“Congress must continue to keep pressure on the Trump Administration to hold the Saudis accountable for the murder of Jamal Khashoggi and ongoing violations of human rights violations – including unjust detention of activists, journalists, and minorities,” said Blumenthal. “As the Trump Administration continues to curry favor with regimes that violate human rights and perpetrate gruesome crimes, I am pleased to join my Senate colleagues in demanding accountability and transparency.”

“Saudi Arabia’s human rights abuses, including the brutal murder of U.S. resident Jamal Khashoggi, are unacceptable. Yet this Administration has given the Crown Prince its full-throated endorsement. That’s why Congress must speak out. This resolution condemns these abuses and calls on the President to sanction the Saudi leadership, consistent with the law. I urge the Senate to take up this measure immediately,” said Van Hollen.  

“The fact that the Saudi regime would recently double down on the six month anniversary of its cold blooded murder of journalist Jamal Khashoggi and arrest several more of its civic activists is outrageous,” said Durbin. “Crown Prince Mohammed bin Salman has learned nothing from the international outrage regarding his barbaric actions and believes he can act with impunity from the Trump Administration.  Such behavior will not go unnoticed in Congress.”  

“The Saudi regime has repressed peaceful dissent for decades, but the Crown Prince has presided over a series of new lows, from arresting US citizens to the horrific war in Yemen to the brutal murder of Washington Post columnist Jamal Khashoggi,” said Wyden. “The Senate should make clear to Donald Trump that his business as usual with the Saudis is no longer an option.”

“President Trump can’t continue to turn a blind eye to Saudi Arabia’s actions under the leadership of Crown Prince Mohammad bin Salman,” said Feinstein. “The murder of a U.S. resident in a Saudi consulate, the ongoing atrocities being committed in Yemen and the numerous violations of human rights, particularly those against women, is not behavior the United States should support. It’s time for the Trump administration to hold the Saudi government accountable.”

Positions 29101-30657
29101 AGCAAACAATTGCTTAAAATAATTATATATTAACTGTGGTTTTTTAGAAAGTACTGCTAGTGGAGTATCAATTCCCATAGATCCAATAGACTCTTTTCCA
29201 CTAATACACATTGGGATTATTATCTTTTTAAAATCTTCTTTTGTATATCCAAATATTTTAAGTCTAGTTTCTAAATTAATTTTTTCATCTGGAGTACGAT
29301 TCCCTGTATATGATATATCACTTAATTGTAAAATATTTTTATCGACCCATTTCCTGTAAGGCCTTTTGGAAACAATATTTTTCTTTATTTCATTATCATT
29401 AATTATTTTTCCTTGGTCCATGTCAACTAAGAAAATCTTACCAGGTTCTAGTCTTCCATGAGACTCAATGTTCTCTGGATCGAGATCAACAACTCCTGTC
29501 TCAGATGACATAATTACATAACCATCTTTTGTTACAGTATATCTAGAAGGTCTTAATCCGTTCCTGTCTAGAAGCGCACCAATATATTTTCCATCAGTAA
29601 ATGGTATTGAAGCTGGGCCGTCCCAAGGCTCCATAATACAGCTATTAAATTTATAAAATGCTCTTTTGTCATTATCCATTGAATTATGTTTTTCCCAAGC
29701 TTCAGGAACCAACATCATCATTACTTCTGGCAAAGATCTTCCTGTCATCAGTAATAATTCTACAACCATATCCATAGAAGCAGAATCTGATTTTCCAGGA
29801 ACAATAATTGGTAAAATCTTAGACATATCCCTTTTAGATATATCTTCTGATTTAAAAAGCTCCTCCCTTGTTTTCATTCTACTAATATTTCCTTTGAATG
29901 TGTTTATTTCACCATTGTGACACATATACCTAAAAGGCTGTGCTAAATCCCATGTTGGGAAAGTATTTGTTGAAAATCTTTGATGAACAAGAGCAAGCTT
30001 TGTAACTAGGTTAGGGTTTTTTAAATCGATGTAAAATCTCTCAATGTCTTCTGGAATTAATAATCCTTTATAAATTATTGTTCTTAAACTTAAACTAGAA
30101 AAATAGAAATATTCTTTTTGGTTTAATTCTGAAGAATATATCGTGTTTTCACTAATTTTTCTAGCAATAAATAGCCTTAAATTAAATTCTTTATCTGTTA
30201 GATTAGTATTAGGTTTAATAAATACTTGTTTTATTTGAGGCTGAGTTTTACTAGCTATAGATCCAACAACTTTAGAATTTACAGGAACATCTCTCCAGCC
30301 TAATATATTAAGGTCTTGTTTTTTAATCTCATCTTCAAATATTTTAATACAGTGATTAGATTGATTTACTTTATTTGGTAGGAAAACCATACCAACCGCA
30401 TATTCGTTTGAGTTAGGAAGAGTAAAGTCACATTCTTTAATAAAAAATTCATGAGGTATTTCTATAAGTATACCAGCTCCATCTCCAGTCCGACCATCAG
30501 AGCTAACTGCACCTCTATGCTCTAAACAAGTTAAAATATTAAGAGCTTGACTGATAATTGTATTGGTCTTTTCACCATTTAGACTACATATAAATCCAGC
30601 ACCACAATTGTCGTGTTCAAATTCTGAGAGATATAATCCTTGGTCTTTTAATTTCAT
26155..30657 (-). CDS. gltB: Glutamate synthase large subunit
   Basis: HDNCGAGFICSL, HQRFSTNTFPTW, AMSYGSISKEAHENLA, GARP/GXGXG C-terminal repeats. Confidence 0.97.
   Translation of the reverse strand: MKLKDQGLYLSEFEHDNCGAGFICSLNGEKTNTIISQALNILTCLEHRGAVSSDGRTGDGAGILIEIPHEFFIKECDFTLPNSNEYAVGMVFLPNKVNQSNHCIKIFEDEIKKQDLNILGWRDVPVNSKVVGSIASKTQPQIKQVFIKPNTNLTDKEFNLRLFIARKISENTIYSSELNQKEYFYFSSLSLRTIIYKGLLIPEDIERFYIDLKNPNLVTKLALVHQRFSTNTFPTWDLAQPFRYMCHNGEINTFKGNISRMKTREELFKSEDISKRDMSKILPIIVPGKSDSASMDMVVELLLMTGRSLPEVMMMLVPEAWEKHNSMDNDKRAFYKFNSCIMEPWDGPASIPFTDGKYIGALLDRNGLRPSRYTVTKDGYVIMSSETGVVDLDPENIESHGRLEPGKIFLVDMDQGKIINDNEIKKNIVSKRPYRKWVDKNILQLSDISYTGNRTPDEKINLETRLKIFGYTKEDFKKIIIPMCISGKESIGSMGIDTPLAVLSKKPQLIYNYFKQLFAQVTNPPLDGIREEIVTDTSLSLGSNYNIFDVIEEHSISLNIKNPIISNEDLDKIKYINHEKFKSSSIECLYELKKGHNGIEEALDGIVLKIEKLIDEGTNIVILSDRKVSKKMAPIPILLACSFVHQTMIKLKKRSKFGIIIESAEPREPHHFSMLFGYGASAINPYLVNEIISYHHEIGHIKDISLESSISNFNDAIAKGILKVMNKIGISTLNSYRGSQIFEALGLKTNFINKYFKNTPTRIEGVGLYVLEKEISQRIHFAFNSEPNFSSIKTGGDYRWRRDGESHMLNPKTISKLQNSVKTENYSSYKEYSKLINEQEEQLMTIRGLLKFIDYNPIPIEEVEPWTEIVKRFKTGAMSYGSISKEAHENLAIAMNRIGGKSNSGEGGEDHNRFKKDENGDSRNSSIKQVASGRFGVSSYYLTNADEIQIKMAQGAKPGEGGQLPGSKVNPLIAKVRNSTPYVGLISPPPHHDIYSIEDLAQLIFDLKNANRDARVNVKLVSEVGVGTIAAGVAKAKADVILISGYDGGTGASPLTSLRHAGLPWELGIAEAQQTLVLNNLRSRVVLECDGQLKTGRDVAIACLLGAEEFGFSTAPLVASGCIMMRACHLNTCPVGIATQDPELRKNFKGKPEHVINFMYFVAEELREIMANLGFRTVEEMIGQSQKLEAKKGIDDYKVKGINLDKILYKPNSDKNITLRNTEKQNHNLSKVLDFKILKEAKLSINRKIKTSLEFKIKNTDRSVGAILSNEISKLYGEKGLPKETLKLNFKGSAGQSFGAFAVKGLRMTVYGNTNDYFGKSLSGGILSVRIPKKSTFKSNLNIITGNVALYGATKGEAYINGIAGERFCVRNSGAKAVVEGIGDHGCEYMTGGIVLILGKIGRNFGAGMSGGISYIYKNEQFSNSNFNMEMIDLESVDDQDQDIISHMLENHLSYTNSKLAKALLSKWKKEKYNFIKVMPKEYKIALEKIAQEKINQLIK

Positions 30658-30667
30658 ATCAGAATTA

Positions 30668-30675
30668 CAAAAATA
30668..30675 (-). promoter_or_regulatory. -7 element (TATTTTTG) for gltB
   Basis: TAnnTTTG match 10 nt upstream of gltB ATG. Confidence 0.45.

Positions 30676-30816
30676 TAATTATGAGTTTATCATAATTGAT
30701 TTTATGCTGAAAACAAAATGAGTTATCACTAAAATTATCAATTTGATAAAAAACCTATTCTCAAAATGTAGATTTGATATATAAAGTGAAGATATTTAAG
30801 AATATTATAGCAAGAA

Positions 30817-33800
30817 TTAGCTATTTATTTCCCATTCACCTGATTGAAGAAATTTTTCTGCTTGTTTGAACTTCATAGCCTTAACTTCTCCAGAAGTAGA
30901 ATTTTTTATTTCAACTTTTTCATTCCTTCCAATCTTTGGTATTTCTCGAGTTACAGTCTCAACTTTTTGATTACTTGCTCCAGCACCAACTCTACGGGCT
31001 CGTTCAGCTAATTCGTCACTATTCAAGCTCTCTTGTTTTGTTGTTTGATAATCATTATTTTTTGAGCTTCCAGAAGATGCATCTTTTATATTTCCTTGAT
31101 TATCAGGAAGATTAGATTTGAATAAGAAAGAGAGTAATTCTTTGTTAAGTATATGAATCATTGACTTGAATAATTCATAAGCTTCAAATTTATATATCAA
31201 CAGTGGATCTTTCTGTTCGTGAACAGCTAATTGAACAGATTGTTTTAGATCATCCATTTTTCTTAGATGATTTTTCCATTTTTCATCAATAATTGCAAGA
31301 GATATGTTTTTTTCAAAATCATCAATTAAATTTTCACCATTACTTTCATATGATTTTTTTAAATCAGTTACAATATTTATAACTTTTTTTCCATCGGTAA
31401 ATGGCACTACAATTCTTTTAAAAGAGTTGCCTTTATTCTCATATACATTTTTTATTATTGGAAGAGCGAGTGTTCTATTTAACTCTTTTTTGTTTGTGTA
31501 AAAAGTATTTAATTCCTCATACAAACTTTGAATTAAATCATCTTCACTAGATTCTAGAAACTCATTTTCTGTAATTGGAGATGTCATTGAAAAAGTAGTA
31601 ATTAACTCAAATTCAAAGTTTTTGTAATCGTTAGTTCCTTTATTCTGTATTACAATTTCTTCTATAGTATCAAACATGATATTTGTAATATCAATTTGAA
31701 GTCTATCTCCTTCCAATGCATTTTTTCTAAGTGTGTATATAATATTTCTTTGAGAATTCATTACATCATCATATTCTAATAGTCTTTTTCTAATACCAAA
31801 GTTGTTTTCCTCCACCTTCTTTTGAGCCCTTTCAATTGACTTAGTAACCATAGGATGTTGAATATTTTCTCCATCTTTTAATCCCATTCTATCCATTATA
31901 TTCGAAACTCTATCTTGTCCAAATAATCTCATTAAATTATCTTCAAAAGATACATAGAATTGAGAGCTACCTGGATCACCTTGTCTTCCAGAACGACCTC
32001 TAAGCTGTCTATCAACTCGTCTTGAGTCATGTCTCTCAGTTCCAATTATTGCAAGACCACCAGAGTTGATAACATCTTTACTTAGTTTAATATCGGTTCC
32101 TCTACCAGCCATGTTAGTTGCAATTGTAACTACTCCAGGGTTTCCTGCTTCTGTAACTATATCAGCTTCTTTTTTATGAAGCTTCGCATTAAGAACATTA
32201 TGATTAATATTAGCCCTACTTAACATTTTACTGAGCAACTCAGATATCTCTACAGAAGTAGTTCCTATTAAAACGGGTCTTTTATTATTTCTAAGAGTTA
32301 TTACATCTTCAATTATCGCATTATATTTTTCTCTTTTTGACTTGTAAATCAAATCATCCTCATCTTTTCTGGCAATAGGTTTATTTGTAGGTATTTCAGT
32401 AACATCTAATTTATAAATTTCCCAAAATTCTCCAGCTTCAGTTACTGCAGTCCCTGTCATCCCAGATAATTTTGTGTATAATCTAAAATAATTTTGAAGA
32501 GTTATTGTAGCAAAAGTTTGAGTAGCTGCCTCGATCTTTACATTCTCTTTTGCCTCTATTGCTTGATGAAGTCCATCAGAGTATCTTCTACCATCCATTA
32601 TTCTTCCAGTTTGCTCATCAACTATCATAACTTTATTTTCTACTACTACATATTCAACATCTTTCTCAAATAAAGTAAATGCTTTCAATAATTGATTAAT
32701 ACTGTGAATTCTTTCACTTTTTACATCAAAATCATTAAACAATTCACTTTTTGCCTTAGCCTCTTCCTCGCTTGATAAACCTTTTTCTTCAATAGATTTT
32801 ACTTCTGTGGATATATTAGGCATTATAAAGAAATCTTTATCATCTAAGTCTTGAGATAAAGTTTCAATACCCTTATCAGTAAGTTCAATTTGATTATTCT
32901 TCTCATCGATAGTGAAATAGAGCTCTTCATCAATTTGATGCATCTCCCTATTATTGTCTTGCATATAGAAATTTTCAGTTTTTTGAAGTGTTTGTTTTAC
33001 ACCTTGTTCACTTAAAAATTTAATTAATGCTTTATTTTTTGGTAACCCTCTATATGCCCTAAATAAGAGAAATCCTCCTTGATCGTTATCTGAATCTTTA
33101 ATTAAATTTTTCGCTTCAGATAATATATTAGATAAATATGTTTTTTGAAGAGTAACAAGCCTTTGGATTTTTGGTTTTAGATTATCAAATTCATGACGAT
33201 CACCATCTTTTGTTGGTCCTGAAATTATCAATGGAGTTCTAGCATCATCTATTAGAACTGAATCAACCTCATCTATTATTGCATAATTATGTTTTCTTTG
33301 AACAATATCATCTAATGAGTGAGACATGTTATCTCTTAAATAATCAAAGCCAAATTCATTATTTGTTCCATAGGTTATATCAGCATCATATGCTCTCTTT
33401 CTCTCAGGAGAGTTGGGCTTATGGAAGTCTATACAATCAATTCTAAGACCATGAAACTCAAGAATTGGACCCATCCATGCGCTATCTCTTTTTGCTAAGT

“This Administration has turned a blind eye to Saudi Arabia’s murder of Jamal Khashoggi, the arrest of civil rights activists, and the humanitarian catastrophe that is the Yemen Civil War.  Most recently, we have seen reports that this Administration has made secret authorizations for the transfer or nuclear technology to Saudi Arabia. This resolution is about sending a loud and clear message that the United States cannot continue to stand behind a regime that grossly violates human rights,” said Kaine.

Merkley’s resolution comes as there is increasing congressional pressure on the Trump Administration to stand up to Saudi Arabia. Both the House and Senate recently passed—with strong bipartisan support—a resolution that would end U.S. support for Saudi’s bombing campaign in Yemen. And at hearings this week, Senators sharply criticized Secretary of State Mike Pompeo for the administration’s defiance of the Global Magnitsky Act. The administration has refused to make a determination on whether MBS was involved in the assassination of Khashoggi, which would trigger sanctions, despite legal requirements that it do so.

In February, Merkley led a bipartisan resolution with Senators Paul (R-KY) and Markey (D-MA) setting out that any civilian nuclear cooperation “123” agreement with Saudi Arabia should meet the strongest nonproliferation “gold-standard,” to deny the Kingdom the ability to develop a nuclear weapon – all the more vital with the discovery this week of a Saudi Arabian ballistic missile base and test facility.

The full text of Merkley’s resolution is available here.